A platform for young filmmakers 

Being a filmmaker is something akin to being a magician (I mean this figuratively, in actuality, it is a lot of hard work that no one ever comprehends when they see the final film). It’s working with one of the most powerful mediums of storytelling to do just that: tell a story, be it long or short. 

As a young filmmaker, however, it can be very hard to get your work seen, and one way many filmmakers get their work out there is through awards and competitions. While Sri Lanka does have its platforms to showcase and honour filmmakers, both up-and-coming and established, one young filmmaker saw the potential for a very special platform that could give any young filmmaker, regardless of education or experience the chance to show how they can create film and tell a story. 

The birth of the Life short film competition 

The Life Short Film Competition (LSFC) was created by young filmmaker and Life Broadcasting Productions Director Rajeev Colton to do just this. Inspired in part by a competition Rajeev had taken part in while studying film as an undergraduate in the US, the LSFC, solely sponsored by Dilmah Tea and Brew 1867 by Dilmah, is a competition that gives applicants the chance to create a five-minute short film that is reviewed and commended by a  panel of international judges from the filmmaking industry. “It’s an idea I’ve had for a while,” Rajeev said when speaking with Brunch, “I’ve loved film since I was six years old, and while I was studying for my undergrad degree, there was a very similar short film competition that my professor introduced me to. It was a mad rush, and it was one of my greatest weekends as a filmmaker.” 

 With the uncertainty and unpredictability that came with Covid-19 and last year’s three-month lockdown, Rajeev was inspired to create a competition for young filmmakers that could serve to encourage filmmakers to use the time they had to create something that they could show to the world. Sending feelers out, he found that there was a lot of interest, and this led to the forming of the Life Short Film Competition, which took place for the first time in 2020. 

The 2021 edition 

With the LFSC 2021, teams of young filmmakers apply to produce a five-minute short film over the course of six days to a specific theme Solutions. “Last year, with the pandemic, the theme was Connect, and this year it is Solutions,” Rajeev explained, “this can be taken to mean anything from coming up with a solution to open a jar of jam to something more complex like mending a friendship. We’ve tried to keep it as open as possible so that they’re not all creating the same film but there is an overlying theme.”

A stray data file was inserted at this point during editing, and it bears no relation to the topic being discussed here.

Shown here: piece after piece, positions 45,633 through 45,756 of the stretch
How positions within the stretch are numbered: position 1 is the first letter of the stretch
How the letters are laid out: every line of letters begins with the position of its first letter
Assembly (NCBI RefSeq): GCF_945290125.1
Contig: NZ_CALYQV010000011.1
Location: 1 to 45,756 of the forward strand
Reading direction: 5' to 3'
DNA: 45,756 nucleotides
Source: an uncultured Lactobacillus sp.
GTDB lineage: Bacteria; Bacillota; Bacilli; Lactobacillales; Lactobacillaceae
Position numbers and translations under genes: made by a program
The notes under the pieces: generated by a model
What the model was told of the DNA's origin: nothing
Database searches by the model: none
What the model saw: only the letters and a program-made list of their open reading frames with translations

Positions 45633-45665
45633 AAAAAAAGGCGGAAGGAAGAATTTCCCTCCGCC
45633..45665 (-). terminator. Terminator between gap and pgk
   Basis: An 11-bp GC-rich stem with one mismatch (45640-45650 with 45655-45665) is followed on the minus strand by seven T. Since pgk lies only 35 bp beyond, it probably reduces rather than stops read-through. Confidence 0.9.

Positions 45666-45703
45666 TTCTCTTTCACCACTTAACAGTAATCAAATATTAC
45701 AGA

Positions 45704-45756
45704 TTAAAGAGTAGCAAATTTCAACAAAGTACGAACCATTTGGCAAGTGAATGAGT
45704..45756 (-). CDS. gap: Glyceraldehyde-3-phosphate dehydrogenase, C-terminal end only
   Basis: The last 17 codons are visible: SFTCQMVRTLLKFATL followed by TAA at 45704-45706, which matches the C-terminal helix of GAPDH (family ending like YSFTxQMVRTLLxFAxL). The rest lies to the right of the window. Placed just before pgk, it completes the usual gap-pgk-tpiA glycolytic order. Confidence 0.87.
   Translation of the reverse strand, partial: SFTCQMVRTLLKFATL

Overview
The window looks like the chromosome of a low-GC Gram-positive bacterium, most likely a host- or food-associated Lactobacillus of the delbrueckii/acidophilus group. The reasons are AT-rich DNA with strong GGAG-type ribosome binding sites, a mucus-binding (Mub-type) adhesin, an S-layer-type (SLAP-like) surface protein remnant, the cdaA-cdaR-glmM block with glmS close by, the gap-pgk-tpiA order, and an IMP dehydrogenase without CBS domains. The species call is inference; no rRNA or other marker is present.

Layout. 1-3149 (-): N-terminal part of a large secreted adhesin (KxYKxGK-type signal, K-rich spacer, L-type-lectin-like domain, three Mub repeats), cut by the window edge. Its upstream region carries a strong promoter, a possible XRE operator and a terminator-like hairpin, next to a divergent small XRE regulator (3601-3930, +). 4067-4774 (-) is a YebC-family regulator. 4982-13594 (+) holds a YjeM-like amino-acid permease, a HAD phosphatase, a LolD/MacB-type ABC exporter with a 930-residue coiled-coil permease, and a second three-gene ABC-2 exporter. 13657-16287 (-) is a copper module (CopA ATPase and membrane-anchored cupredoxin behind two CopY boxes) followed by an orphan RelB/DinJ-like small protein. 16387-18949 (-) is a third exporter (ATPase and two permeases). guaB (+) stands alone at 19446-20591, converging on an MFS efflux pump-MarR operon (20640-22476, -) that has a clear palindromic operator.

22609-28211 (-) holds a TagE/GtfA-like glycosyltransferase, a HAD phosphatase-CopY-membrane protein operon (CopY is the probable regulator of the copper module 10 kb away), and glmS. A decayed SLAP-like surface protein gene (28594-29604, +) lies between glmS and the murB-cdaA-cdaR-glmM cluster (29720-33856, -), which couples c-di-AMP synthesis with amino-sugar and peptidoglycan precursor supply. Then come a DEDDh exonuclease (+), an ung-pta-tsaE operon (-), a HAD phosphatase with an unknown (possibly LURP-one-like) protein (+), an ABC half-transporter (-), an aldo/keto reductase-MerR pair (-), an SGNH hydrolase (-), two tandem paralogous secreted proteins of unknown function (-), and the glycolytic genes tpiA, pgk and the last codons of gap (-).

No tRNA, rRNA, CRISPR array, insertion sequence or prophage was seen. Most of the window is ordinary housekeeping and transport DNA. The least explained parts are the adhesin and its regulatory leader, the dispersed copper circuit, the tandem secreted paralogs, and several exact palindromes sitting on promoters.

The judges for the LSFC 2021 include an eminent panel of film directors, cinematographers and producers including Ed Lavelle, Gabriel Mays, Jeremy Parsons, and Oscar nominees Alexandra Rose and Colin Campbell. Rajeev shared that the LSFC seeks out international judges because they have found that for some filmmakers, Hollywood and the Western film industry has played a huge role in how they experience and create film, and is also an industry many filmmakers want to break into. 

With Sri Lanka’s third wave of Covid-19 wreaking havoc through Sri Lanka, the LSFC 2021 took place virtually as it did last year. While there were plans for the competition to take place physically, this just didn’t work out given the country’s situation. 

This year, with 11 teams signing up to be part of the LSFC, the competition has taken place across two virtual screenings for each team’s work to be seen by the public and the judging panel. The second screening has just concluded with voting now open for the LSFC Audience Choice award, an audience-voted award that selects the most popular film online. 

The other awards being recognised in the LSFC are best writing, best cinematography, best sound design, best editing, best actor, best actress, best director, best film, best production design, best adapted score, and, should there be more than four contenders that qualify, the award for best original score as well as best adapted score to recognise filmmakers who use royalty-free music to create something unique for their productions. 

On creating a platform for local talent 

Rajeev shared that the whole LSFC journey has been something of a rollercoaster, from putting together the first edition in 2020, more or less on his own, it has now progressed to a small team with where dedicated knowledge can be put towards tech, logistics, and the other little (and not so little) things it takes to put together an international-level competition. 

The growth of the competition is also something that inspires Rajeev. “From the teams who took part last year, only four have returned to compete, the rest have moved on to newer things, and in many cases, teams have been able to find new projects through the competition which is very rewarding. We have nine new teams taking part this year, our Facebook page and community has grown to become a network of amateur filmmakers who want to work together and create new things. It’s been a lot of work and has been exhausting, but overall, it has also been very rewarding to get to know people in the same line of work and know that they are passionate about the same things.” 

To watch the short films put forward by this year’s teams and to vote for the Life Short Film Competition Audience Choice Award, please visit the Life Short Film Competition’s Facebook and Instagram Page. The Life Short Film Competition Film Awards will take place on 30 July at 7 p.m. through their Facebook page.

This article was taken from The Morning

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